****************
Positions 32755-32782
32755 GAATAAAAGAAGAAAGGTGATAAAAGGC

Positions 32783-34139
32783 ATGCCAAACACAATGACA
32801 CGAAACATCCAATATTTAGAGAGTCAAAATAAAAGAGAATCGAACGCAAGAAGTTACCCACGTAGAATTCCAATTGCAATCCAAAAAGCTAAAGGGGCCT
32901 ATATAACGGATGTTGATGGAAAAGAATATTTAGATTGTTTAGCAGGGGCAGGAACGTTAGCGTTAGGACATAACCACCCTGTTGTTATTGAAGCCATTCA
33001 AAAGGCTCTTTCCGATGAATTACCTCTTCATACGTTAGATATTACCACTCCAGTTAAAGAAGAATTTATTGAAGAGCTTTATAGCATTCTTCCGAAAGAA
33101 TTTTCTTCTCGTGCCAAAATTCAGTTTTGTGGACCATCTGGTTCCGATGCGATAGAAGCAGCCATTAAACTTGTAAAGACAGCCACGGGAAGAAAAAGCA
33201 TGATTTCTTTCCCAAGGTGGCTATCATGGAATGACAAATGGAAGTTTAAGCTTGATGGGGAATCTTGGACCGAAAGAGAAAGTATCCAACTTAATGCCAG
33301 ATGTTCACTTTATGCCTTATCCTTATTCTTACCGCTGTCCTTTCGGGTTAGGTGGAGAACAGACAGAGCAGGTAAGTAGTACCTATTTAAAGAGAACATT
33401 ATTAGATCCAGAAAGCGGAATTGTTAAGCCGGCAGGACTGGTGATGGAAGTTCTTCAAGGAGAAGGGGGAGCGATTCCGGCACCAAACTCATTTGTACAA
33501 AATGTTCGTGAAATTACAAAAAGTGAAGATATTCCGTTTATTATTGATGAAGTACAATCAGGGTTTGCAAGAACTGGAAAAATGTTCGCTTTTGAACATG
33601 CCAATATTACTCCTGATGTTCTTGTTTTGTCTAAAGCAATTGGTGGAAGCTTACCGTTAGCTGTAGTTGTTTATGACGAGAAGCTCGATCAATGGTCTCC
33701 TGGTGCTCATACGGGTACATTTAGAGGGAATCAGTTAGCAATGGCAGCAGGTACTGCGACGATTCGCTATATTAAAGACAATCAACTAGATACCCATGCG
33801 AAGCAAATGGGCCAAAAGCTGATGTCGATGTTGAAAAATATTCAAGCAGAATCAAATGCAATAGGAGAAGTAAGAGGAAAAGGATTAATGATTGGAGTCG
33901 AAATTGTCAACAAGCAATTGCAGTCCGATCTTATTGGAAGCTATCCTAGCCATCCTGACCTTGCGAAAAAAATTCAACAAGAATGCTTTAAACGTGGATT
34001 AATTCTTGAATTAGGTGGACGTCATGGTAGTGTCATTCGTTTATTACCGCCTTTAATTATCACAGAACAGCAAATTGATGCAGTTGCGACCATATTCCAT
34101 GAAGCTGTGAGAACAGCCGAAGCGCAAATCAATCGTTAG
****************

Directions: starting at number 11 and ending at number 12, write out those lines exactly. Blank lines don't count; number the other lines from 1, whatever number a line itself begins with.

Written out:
33401 ATTAGATCCAGAAAGCGGAATTGTTAAGCCGGCAGGACTGGTGATGGAAGTTCTTCAAGGAGAAGGGGGAGCGATTCCGGCACCAAACTCATTTGTACAA
33501 AATGTTCGTGAAATTACAAAAAGTGAAGATATTCCGTTTATTATTGATGAAGTACAATCAGGGTTTGCAAGAACTGGAAAAATGTTCGCTTTTGAACATG